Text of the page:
Salimoff & Co. v. Standard Oil 186 N.E. 679 (1933)

Salimoff & Co. v. Standard Oil 186 N.E. 679 (1933)

Principle: It is not necessary to have je facto or de jure recognition of another country when they have effective control over the territory and the people of the country.

Fact: Mr. Salimoff was a Russian citizen and he had an oil company there which name was Salimoff & co. ON 1917 the Russian Government nationalized his company and thereafter Mr. Salimoff left Russia and came to USA. Later when Standard Oil come to an agreement with Russian to buy Oil, Russia send the Oil accordingly but when the Oil reached in USA Mr. Salimoff claimed that the Oils are his Oils, he pointed that as USA never recognized the government of Russia and Russia wrongfully take over his Company therefore USA cannot validate the rule of Russian law.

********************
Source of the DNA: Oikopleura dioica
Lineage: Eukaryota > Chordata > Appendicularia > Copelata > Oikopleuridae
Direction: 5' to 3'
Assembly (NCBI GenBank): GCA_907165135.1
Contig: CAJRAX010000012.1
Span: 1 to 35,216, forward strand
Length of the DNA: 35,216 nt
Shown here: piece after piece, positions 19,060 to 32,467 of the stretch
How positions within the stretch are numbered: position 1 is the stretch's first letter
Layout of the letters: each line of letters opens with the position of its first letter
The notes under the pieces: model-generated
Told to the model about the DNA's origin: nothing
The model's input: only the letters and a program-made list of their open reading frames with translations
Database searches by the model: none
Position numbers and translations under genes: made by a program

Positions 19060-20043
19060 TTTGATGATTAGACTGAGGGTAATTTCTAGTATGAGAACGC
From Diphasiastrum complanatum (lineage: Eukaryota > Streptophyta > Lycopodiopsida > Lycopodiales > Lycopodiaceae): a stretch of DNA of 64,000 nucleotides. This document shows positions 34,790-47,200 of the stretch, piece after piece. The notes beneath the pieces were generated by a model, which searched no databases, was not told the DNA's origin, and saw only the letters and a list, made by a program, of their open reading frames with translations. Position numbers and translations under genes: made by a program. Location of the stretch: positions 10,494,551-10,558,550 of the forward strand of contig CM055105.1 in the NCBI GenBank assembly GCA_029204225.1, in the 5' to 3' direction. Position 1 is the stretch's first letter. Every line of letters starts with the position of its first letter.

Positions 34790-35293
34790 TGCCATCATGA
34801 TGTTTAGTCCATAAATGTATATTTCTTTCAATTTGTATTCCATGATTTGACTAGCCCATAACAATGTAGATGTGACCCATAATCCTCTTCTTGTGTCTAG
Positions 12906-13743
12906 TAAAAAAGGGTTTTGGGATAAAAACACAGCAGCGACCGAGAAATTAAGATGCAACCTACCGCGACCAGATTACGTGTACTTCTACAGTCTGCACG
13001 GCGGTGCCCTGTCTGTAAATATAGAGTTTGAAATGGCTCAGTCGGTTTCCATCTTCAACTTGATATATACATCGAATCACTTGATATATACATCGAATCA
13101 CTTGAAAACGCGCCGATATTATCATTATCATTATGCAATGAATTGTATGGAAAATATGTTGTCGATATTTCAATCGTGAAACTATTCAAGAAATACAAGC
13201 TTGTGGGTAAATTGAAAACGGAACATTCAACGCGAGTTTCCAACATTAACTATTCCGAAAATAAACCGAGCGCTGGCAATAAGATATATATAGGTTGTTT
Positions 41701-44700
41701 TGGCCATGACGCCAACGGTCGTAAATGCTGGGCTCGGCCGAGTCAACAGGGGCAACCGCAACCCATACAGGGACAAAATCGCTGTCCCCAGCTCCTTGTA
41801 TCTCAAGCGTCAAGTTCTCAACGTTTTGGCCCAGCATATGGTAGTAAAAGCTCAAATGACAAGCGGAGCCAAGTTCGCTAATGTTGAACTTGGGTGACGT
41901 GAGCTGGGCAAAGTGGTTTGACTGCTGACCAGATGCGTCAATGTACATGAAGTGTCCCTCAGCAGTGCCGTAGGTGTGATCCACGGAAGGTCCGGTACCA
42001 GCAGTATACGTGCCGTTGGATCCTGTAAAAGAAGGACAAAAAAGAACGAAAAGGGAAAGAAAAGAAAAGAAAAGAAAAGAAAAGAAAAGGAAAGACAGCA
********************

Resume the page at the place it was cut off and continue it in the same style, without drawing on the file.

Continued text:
Where Mr. Salimoff will the Oil as declaring the owner of the Oil?
Whether recognition is necessary for this case.

Decision: The United States government recognizes that the Soviet government has functioned as a de facto government since 1917, ruling within its borders. The courts cannot refuse to recognize a de facto government merely because the State Department has not recognized the Soviet government as a de jure government. Affirmed.

Reasoning: The there was no de jure recognition but Russian government had their effective control over the country so the where de facto government and they don’t need any formal je jure or de facto recognition.

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